High-wavenumber variability of sea surface height: Evaluating sub-100-km scales with altimetry, ADCP, and model output
- (University Of California, San Diego)
The TOPEX/Poseidon and Jason series of altimeters provided pioneering observations of mesoscale sea surface height variability in the ocean. A new class of altimeters, including CryoSat-2, AltiKa, Sentinel-3, and Jason-CS will further refine our understanding of oceanic variability by providing a means to study submesoscale variability in sea surface height. Theoretical predictions of submesoscale variability originally hypothesized largely geostrophic motions on scales smaller than 50 to 60 km in most parts of the ocean. However, preliminary assessments suggest that when tides and internal wave generation mechanisms are enabled, submesoscale sea surface height has a signature of internal waves rather than geostrophic motions, at least on scales ranging from 10 to 100 km. We have carried out preliminary exploration of these issues in the Drake Passage, using altimetry from AltiKa, Acoustic Doppler Current Profiler (ADCP) data from the L. M. Gould, and numerical model results from the JPL 1/48 degree version of the MITgcm with tidal forcing and internal wave generation. The data products agree in showing high wavenumber spectral slopes that are more consistent with internal wave generated variability rather than geostrophically balanced motions. However, Drake Passage is a highly energetic regime with significant wind forcing and large internal tide generation. In the proposed research, we intend to extend our initial work from Drake Passage to a range of additional environments that we have selected both because of the availability of high-quality data from in situ and satellite sources, as well as model output, and also because they span a range of dynamical regimes.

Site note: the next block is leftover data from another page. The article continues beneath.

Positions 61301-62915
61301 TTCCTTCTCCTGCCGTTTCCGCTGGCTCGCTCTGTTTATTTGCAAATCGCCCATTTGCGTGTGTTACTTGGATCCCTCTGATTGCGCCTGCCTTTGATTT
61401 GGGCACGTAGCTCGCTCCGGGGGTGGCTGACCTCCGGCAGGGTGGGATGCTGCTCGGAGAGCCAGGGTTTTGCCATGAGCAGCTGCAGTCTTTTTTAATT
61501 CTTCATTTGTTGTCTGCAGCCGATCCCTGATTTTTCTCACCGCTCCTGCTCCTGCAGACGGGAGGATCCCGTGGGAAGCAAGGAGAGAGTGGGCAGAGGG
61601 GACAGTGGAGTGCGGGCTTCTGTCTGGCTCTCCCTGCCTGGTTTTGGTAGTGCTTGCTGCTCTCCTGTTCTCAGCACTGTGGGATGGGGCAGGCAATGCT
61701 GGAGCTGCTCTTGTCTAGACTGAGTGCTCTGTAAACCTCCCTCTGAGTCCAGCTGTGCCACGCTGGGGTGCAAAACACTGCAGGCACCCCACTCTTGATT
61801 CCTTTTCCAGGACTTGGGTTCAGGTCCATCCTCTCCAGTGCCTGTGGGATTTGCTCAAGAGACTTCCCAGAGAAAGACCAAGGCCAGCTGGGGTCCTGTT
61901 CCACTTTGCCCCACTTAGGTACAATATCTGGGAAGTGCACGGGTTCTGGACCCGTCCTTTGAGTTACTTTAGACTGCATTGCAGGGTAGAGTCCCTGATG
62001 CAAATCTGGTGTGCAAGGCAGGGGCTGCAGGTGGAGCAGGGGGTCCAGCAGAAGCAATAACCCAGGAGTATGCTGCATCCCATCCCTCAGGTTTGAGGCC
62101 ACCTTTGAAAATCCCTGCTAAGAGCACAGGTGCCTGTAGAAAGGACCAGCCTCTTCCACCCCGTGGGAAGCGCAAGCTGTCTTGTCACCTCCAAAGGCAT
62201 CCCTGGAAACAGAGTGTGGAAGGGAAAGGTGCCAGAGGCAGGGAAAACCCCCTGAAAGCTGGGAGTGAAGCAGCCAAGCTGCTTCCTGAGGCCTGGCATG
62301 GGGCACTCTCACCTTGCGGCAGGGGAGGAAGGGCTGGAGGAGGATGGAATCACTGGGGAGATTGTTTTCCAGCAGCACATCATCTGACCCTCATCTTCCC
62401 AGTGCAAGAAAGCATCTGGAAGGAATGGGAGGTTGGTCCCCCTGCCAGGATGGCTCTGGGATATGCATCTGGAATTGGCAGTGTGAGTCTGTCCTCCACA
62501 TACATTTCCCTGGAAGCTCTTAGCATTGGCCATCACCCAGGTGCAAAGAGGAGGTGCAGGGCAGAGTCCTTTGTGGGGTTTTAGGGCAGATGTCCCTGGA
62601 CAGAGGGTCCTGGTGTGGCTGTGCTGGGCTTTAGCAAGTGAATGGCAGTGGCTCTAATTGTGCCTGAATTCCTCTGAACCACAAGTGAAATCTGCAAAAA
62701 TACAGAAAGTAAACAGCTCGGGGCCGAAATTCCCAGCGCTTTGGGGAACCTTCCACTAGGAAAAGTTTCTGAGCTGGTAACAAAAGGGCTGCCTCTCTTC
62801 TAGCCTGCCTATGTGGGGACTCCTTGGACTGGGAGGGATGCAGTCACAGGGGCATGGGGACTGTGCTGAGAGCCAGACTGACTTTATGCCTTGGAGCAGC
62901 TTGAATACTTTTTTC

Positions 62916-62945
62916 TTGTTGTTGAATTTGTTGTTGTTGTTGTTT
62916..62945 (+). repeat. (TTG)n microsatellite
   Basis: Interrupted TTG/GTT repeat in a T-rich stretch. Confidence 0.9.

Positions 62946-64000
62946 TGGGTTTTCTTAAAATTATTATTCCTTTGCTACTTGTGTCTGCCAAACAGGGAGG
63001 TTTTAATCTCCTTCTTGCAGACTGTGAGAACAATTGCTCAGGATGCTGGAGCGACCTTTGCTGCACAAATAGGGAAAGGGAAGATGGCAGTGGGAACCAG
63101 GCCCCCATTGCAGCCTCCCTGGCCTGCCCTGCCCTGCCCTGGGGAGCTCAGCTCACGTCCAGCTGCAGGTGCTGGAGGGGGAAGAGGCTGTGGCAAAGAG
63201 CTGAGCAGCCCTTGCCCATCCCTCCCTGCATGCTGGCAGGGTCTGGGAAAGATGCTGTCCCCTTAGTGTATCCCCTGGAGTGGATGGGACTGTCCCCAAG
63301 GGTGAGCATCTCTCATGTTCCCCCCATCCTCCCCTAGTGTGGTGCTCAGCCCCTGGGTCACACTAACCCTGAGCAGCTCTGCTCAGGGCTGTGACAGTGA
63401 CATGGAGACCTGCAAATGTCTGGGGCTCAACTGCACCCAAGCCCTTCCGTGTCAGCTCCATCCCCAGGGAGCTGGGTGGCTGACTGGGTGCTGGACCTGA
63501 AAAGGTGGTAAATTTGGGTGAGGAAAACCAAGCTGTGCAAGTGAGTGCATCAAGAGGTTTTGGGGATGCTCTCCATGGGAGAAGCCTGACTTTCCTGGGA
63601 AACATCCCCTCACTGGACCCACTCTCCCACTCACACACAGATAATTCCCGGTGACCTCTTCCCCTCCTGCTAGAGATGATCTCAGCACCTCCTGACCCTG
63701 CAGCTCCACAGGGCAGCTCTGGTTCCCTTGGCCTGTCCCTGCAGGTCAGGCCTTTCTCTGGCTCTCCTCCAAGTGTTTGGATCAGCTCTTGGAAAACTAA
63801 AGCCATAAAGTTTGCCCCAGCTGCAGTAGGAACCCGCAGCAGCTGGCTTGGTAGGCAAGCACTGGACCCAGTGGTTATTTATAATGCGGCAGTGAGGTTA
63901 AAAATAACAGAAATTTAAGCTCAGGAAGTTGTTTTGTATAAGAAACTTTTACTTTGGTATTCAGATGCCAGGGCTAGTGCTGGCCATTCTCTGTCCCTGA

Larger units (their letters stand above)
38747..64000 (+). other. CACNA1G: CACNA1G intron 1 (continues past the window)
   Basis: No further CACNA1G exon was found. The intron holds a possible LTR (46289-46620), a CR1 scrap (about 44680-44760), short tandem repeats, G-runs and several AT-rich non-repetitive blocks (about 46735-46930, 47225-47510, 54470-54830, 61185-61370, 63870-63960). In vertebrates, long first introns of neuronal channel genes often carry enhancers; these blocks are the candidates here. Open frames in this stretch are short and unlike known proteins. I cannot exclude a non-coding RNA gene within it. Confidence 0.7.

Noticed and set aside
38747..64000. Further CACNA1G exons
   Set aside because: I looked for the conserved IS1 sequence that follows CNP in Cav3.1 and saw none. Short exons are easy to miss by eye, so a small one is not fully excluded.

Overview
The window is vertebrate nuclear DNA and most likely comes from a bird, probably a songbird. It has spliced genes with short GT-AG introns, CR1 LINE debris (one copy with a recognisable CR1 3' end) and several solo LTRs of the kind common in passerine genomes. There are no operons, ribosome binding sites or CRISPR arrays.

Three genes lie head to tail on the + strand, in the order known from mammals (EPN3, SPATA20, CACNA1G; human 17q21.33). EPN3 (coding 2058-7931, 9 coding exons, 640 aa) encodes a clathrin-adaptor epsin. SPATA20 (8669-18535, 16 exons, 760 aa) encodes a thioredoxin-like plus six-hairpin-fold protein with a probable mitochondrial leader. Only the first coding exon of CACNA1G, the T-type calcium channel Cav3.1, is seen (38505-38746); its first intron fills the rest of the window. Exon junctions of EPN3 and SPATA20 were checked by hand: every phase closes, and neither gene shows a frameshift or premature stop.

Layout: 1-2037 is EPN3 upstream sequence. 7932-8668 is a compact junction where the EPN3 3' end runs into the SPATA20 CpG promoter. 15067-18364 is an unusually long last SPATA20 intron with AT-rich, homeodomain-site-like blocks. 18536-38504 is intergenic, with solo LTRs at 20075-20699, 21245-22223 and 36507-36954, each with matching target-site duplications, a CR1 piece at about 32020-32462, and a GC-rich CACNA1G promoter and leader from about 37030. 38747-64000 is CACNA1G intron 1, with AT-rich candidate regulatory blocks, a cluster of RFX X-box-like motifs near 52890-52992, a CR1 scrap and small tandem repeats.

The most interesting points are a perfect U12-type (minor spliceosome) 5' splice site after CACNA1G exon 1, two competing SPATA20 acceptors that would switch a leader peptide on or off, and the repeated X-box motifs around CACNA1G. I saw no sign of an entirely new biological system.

We have targeted the following regions:
For each of these targeted regions, our objectives are to use spectral methods to identify the dominant physical properties governing oceanic variability at the submesoscale and to ask how these submesoscale motions contribute to oceanic transport of heat and freshwater and to the interactions of eddies and submesoscale structures with larger scale mean flow. Theoretical developments that articulate relationships between velocity spectra and potential energy spectra can be tested in locations where ADCP measurements and buoyancy observations are both available (for example, from thermosalinograph data).